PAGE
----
Liberians Explain Why the Ebola Crisis Is Way Worse Than You Think

Wednesday, September 24, 2014
By Paul Martin

What life is like at the epicenter of the outbreak.

By Alex Park
MotherJones.com
Wed Sep. 24, 2014

As of this week, the Ebola outbreak in West Africa is known to have infected more than 5,700 people and taken more than 2,700 lives. Yet those figures could be dwarfed in the coming months if the virus is left unchecked. On Tuesday, the Centers for Disease Control and Prevention reported that the total number of infections could reach 1.4 million in Liberia and Sierra Leone by January 2015. Though cases have been reported in five countries, nowhere has been harder hit than Liberia, where more than half of the Ebola-related deaths have occurred.

The outbreak has crippled Liberia’s economy. Its neighbors have sealed their borders and shipping has all but ceased, causing food and gas prices to skyrocket. Schools and businesses have closed down, and the country’s already meager health care system has been taxed to the breaking point. Meanwhile, as panic grips the country, crime has risen steadily and some reports suggest that Liberia’s security forces are among the perpetrators. To get a picture of how dire the situation is on the ground, we got in touch with Abel Welwean, a journalist and researcher who lives outside of Monrovia. He conducted a handful of interviews with Liberians in his neighborhood in the second week of September and also provided his own harrowing story of what life is like in the country.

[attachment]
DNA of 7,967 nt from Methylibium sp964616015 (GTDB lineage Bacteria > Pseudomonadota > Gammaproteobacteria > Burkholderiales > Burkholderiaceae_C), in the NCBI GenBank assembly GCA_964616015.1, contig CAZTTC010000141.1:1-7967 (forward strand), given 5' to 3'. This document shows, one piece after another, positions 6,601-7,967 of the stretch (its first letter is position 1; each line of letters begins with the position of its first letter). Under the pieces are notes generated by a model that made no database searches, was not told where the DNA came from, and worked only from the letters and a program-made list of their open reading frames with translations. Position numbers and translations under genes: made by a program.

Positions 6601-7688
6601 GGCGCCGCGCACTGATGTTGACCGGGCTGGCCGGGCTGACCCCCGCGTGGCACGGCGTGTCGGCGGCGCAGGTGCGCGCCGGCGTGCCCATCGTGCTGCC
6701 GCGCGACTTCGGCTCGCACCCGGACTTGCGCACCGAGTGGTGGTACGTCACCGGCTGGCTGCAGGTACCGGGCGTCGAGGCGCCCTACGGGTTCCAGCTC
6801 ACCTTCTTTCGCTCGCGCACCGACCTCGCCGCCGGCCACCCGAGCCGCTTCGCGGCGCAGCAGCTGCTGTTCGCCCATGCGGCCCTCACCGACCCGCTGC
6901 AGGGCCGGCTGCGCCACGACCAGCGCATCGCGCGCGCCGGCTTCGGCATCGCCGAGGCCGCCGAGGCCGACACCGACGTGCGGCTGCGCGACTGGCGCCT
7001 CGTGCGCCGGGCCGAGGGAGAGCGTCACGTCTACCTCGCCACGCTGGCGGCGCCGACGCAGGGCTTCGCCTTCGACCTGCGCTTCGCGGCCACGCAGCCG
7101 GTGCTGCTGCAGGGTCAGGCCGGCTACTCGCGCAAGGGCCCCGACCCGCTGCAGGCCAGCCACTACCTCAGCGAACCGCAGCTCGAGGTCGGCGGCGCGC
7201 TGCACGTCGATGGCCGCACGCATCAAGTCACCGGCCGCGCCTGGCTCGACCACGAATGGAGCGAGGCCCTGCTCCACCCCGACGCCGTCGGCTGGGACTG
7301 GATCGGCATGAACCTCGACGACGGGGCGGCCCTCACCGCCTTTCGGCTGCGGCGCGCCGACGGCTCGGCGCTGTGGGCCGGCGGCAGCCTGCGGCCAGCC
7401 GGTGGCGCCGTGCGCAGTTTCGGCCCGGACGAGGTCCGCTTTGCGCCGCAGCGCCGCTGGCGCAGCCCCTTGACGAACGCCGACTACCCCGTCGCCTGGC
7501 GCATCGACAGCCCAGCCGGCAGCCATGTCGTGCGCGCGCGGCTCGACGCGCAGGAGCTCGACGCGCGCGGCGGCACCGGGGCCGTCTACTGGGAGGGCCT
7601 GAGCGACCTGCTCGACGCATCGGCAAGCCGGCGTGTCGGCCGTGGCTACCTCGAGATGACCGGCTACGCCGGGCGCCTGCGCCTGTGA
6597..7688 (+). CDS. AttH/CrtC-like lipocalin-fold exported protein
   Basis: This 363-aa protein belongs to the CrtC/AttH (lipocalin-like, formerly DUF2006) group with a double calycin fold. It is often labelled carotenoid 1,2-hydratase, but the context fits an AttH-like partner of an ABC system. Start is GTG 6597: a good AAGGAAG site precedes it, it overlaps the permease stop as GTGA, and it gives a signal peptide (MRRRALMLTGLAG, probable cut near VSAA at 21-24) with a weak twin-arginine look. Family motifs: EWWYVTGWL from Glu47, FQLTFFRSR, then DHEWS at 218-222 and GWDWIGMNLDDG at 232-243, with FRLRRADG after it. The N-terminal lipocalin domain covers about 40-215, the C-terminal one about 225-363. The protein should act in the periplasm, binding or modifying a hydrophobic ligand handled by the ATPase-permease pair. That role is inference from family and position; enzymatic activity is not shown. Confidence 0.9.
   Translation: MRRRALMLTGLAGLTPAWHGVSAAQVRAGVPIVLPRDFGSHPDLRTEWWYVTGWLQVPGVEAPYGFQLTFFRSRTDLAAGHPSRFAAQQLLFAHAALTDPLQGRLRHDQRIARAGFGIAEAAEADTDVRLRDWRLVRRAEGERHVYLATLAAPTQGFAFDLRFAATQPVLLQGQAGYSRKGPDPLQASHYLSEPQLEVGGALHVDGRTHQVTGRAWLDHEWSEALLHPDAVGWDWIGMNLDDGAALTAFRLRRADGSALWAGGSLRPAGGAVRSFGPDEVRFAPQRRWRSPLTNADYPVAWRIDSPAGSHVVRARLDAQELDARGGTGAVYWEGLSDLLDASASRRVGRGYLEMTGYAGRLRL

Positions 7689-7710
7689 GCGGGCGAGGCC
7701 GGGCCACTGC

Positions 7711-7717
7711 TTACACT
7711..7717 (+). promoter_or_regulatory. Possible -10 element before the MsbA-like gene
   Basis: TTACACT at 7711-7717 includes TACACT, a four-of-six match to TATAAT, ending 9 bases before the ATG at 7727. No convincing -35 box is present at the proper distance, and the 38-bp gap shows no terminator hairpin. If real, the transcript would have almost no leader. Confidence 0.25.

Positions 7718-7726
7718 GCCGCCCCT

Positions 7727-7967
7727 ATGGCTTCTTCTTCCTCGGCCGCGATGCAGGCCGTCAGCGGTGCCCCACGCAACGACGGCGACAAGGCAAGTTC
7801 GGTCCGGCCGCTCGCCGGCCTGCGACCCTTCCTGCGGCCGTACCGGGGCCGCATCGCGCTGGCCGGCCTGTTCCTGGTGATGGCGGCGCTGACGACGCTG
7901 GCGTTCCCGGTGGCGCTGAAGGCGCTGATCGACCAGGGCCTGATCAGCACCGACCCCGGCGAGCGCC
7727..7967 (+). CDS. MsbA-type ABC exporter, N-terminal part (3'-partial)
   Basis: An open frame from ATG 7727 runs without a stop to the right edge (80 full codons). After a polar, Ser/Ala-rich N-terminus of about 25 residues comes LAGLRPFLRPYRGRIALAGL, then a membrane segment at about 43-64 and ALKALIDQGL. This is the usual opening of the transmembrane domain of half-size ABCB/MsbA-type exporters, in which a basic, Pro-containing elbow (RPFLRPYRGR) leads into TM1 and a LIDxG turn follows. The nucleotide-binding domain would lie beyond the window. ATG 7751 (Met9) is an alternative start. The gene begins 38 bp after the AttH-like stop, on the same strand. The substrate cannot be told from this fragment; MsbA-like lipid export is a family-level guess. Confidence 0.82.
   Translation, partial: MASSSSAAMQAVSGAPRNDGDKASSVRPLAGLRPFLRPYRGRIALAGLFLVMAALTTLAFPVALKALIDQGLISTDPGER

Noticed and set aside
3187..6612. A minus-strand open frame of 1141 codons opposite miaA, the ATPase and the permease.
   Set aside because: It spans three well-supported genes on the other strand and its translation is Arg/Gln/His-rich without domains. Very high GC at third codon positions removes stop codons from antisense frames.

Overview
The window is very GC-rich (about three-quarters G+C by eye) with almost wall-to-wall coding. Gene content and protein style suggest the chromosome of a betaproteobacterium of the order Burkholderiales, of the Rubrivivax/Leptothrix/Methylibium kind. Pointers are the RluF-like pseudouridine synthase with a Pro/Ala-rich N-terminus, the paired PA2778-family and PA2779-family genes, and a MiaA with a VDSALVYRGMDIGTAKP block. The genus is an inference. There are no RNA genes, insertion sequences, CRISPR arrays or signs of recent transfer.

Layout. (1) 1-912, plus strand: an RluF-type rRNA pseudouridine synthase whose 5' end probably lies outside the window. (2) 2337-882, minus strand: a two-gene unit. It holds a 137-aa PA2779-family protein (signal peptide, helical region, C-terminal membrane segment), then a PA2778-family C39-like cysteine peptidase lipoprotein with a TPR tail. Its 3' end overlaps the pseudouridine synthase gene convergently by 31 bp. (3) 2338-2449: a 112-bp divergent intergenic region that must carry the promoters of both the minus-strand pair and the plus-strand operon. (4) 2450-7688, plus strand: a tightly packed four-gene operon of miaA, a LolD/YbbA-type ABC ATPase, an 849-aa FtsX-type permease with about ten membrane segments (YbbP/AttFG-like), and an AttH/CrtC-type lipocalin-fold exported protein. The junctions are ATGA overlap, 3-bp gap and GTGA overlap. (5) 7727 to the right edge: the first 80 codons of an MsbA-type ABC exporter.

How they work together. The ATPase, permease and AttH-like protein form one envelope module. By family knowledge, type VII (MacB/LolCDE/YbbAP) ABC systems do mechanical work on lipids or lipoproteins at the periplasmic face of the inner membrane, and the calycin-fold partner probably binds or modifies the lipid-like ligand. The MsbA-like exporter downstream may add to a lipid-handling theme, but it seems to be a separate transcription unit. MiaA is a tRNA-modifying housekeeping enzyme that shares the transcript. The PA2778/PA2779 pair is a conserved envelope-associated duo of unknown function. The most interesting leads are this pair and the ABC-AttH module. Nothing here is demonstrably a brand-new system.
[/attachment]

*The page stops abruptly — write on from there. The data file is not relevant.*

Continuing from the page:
The outbreak has forced many Liberians to stay indoors and avoid interacting with other people. Since the virus can be caught merely by touching the sweat of an infected person, once-common forms of physical contact, like handshakes, have become rarer.

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